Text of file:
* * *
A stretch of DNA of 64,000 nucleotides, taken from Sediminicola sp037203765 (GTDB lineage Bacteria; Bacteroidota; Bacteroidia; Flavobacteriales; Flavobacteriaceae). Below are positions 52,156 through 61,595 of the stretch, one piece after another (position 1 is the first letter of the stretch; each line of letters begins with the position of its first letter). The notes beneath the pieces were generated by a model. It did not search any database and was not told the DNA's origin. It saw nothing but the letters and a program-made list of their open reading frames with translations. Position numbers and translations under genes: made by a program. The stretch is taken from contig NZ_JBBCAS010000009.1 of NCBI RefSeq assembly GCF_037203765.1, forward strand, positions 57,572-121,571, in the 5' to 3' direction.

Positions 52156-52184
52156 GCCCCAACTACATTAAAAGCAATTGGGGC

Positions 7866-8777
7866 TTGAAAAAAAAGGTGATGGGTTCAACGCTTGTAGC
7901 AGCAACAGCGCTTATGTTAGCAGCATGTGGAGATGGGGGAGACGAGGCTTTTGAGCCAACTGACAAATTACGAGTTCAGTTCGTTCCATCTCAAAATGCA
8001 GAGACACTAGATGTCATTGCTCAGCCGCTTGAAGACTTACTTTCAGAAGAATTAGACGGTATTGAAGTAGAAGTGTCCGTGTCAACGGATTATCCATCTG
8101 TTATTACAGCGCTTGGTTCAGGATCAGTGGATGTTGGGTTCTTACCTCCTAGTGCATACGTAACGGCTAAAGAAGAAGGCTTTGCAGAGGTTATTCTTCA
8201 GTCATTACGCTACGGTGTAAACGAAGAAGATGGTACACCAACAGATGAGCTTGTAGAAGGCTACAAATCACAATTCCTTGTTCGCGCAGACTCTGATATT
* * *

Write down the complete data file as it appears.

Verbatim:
A stretch of DNA of 64,000 nucleotides, taken from Sediminicola sp037203765 (GTDB lineage Bacteria; Bacteroidota; Bacteroidia; Flavobacteriales; Flavobacteriaceae). Below are positions 52,156 through 61,595 of the stretch, one piece after another (position 1 is the first letter of the stretch; each line of letters begins with the position of its first letter). The notes beneath the pieces were generated by a model. It did not search any database and was not told the DNA's origin. It saw nothing but the letters and a program-made list of their open reading frames with translations. Position numbers and translations under genes: made by a program. The stretch is taken from contig NZ_JBBCAS010000009.1 of NCBI RefSeq assembly GCF_037203765.1, forward strand, positions 57,572-121,571, in the 5' to 3' direction.

Positions 52156-52184
52156 GCCCCAACTACATTAAAAGCAATTGGGGC

Positions 7866-8777
7866 TTGAAAAAAAAGGTGATGGGTTCAACGCTTGTAGC
7901 AGCAACAGCGCTTATGTTAGCAGCATGTGGAGATGGGGGAGACGAGGCTTTTGAGCCAACTGACAAATTACGAGTTCAGTTCGTTCCATCTCAAAATGCA
8001 GAGACACTAGATGTCATTGCTCAGCCGCTTGAAGACTTACTTTCAGAAGAATTAGACGGTATTGAAGTAGAAGTGTCCGTGTCAACGGATTATCCATCTG
8101 TTATTACAGCGCTTGGTTCAGGATCAGTGGATGTTGGGTTCTTACCTCCTAGTGCATACGTAACGGCTAAAGAAGAAGGCTTTGCAGAGGTTATTCTTCA
8201 GTCATTACGCTACGGTGTAAACGAAGAAGATGGTACACCAACAGATGAGCTTGTAGAAGGCTACAAATCACAATTCCTTGTTCGCGCAGACTCTGATATT